The Department received 447 new access requests in 2005–2006. When added to the 163 requests being carried forward from the previous fiscal year, this means that DFAIT was responsible for the processing of 610 requests during 2005–2006.

The Department was able to complete the processing of 479 requests, leaving 131 requests to be carried over to next fiscal year. A total of 64,000 pages were reviewed under the Act.

Of the 447 requests received in 2005–2006, the most frequent type of requester was from the public (222) followed by the media (100), various types of businesses (75), organizations (38), and academia (12).

Of the 479 requests that were completed, full disclosure was provided for 69 requests, partial disclosure was provided for 178 requests, and all records were denied for 16 requests. Besides this, 12 requests were transferred to another department, the department was unable to process 99requests, 93 requests abandoned by the applicants and 12 requests were treated informally.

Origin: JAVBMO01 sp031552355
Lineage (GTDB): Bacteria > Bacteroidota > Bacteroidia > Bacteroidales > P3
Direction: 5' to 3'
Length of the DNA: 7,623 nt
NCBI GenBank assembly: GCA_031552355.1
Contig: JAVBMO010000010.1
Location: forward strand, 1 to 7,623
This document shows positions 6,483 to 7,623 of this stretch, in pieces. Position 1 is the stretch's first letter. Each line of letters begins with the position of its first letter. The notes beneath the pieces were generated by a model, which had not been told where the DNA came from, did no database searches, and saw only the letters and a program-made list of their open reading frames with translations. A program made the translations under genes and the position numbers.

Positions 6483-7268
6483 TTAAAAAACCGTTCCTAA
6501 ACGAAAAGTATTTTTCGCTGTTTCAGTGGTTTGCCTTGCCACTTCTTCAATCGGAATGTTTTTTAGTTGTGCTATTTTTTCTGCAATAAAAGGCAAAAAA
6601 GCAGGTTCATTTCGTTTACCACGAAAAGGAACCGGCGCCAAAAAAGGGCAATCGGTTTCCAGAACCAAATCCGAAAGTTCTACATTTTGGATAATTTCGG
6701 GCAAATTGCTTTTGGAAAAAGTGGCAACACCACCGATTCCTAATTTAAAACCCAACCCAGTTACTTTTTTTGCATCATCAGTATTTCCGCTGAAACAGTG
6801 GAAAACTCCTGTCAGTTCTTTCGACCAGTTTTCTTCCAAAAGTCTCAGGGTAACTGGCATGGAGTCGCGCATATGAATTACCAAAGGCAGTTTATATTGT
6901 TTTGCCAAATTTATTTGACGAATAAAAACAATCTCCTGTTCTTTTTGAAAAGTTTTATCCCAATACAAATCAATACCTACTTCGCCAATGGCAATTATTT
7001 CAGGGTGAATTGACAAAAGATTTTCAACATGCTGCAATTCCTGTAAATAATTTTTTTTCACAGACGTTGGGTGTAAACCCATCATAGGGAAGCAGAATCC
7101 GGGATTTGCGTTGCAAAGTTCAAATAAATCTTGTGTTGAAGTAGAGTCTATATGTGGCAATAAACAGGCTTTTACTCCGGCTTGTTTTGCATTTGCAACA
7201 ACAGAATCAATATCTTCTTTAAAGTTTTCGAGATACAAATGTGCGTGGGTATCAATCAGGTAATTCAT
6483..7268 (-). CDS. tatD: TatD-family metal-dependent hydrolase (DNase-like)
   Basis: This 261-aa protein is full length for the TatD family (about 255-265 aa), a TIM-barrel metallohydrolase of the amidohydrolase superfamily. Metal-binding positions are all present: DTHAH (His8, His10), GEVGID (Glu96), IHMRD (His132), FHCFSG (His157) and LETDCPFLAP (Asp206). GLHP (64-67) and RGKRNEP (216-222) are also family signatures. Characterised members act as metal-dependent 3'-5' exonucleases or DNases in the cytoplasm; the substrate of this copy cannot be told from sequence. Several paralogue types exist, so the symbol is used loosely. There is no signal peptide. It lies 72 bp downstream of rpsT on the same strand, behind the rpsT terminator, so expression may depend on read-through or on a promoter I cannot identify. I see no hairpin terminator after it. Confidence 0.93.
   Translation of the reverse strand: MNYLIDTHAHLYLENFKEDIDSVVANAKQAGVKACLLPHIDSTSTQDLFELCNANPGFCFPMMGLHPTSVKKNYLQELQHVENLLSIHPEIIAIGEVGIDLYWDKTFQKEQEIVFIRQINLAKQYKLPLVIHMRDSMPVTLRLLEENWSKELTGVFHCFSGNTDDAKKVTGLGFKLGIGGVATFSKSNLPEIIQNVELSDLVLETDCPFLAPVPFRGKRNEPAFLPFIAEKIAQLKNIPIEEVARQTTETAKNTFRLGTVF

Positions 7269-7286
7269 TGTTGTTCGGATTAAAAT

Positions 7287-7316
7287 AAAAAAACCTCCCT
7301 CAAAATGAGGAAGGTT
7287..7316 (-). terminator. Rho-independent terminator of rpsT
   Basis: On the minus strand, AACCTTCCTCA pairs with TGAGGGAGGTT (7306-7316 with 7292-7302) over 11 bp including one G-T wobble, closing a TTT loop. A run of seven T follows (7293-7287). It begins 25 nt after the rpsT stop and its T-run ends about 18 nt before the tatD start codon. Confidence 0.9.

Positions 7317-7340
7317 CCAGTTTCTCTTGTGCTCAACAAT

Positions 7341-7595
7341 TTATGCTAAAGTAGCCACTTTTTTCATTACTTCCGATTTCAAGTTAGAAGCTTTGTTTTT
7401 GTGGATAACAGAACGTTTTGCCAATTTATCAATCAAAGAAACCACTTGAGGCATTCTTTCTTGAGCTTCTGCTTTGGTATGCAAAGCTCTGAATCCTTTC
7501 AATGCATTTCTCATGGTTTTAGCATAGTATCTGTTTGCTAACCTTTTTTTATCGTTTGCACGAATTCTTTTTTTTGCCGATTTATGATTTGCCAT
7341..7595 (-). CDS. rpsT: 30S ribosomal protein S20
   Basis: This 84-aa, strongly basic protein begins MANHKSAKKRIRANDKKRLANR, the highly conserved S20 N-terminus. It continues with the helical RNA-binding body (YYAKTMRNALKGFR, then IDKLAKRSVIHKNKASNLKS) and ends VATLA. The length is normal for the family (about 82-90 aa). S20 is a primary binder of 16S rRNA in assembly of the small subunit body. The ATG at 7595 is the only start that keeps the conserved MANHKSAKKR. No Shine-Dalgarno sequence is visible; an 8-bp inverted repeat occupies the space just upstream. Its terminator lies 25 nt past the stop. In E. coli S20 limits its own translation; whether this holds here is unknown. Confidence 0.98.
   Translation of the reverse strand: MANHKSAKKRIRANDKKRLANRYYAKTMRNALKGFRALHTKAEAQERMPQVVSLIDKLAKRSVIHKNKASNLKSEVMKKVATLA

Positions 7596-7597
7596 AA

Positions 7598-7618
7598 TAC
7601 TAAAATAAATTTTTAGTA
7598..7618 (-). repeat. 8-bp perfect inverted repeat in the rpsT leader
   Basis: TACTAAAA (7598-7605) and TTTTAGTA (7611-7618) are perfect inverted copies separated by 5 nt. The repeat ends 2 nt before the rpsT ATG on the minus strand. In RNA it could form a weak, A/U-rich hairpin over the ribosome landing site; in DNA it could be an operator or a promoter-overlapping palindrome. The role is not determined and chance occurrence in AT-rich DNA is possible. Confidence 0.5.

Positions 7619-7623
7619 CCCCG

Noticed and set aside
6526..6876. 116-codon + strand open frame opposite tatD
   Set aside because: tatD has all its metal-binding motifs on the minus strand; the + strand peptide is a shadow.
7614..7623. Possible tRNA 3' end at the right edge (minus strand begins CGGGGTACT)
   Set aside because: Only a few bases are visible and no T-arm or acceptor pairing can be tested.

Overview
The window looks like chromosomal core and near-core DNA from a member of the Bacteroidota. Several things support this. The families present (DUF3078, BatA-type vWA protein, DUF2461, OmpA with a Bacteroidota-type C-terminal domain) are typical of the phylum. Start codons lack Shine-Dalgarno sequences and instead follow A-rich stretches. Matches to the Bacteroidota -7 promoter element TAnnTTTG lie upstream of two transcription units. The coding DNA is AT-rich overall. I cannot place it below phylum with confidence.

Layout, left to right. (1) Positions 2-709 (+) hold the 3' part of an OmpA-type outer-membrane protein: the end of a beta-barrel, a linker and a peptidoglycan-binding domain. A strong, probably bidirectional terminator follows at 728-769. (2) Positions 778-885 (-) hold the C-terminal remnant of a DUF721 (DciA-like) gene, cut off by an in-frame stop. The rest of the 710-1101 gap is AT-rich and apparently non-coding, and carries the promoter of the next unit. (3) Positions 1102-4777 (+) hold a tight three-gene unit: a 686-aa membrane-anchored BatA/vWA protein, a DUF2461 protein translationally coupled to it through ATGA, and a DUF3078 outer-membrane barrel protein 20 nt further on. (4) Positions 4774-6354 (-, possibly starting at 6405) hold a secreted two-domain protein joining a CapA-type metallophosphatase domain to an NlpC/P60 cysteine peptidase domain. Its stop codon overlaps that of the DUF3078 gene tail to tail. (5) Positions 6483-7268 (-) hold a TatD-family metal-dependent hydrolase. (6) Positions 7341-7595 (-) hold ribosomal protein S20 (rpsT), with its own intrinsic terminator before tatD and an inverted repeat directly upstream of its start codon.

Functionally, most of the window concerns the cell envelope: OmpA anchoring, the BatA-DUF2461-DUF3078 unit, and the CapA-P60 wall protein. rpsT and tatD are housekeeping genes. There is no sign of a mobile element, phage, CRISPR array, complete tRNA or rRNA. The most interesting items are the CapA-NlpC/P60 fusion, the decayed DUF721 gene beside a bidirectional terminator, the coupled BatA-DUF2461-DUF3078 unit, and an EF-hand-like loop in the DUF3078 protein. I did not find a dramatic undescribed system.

The three main reasons where access to information was denied related to either the operations of government (Section 21), personal information (Section 19) or international affairs (Section 15).

Of the 479 requests completed in 2005–2006, 145 requests were completed in 30 days or less, 62 requests were completed in between 31 and 60 days, 70 requests were completed in between 61 and 120 day, and 202 requests took more than 120 days to complete. The Department found it necessary to extend the time frame on 125 occasions to conduct large searches, external consultations and/or to complete third party notifications.

Other requests and informal disclosures

Consultations from Other Government Department

The Department is also responsible for processing numerous consultation requests from other departments. The Department received 676 such requests and completed 702, some of which were carried forward from the previous fiscal year. A total of 60,000 pages of information were reviewed under the Act.

Screening Program